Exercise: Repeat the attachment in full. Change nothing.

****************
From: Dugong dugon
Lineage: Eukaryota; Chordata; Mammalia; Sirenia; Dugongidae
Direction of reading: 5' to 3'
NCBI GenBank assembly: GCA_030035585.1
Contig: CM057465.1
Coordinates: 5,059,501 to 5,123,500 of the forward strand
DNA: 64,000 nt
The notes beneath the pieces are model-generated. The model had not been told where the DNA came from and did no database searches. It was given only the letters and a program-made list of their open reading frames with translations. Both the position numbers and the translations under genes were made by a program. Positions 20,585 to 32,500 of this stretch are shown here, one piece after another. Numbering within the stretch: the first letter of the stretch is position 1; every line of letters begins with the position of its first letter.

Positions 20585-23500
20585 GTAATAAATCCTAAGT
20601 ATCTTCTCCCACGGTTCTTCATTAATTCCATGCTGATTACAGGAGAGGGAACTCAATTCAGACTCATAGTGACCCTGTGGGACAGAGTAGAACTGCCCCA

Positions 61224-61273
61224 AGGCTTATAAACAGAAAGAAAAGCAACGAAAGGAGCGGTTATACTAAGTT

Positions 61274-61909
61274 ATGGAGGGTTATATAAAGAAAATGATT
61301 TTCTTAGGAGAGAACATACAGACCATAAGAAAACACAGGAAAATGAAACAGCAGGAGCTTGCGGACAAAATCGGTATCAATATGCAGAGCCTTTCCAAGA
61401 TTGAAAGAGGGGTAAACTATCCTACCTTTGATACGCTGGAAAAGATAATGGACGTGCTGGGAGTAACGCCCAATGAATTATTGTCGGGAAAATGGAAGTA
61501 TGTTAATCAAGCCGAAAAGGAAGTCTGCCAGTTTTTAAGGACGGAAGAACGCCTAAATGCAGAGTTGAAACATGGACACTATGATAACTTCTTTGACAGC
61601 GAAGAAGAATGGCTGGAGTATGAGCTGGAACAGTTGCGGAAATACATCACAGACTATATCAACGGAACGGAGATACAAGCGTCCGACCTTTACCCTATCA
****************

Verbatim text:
From: Dugong dugon
Lineage: Eukaryota; Chordata; Mammalia; Sirenia; Dugongidae
Direction of reading: 5' to 3'
NCBI GenBank assembly: GCA_030035585.1
Contig: CM057465.1
Coordinates: 5,059,501 to 5,123,500 of the forward strand
DNA: 64,000 nt
The notes beneath the pieces are model-generated. The model had not been told where the DNA came from and did no database searches. It was given only the letters and a program-made list of their open reading frames with translations. Both the position numbers and the translations under genes were made by a program. Positions 20,585 to 32,500 of this stretch are shown here, one piece after another. Numbering within the stretch: the first letter of the stretch is position 1; every line of letters begins with the position of its first letter.

Positions 20585-23500
20585 GTAATAAATCCTAAGT
20601 ATCTTCTCCCACGGTTCTTCATTAATTCCATGCTGATTACAGGAGAGGGAACTCAATTCAGACTCATAGTGACCCTGTGGGACAGAGTAGAACTGCCCCA

Positions 61224-61273
61224 AGGCTTATAAACAGAAAGAAAAGCAACGAAAGGAGCGGTTATACTAAGTT

Positions 61274-61909
61274 ATGGAGGGTTATATAAAGAAAATGATT
61301 TTCTTAGGAGAGAACATACAGACCATAAGAAAACACAGGAAAATGAAACAGCAGGAGCTTGCGGACAAAATCGGTATCAATATGCAGAGCCTTTCCAAGA
61401 TTGAAAGAGGGGTAAACTATCCTACCTTTGATACGCTGGAAAAGATAATGGACGTGCTGGGAGTAACGCCCAATGAATTATTGTCGGGAAAATGGAAGTA
61501 TGTTAATCAAGCCGAAAAGGAAGTCTGCCAGTTTTTAAGGACGGAAGAACGCCTAAATGCAGAGTTGAAACATGGACACTATGATAACTTCTTTGACAGC
61601 GAAGAAGAATGGCTGGAGTATGAGCTGGAACAGTTGCGGAAATACATCACAGACTATATCAACGGAACGGAGATACAAGCGTCCGACCTTTACCCTATCA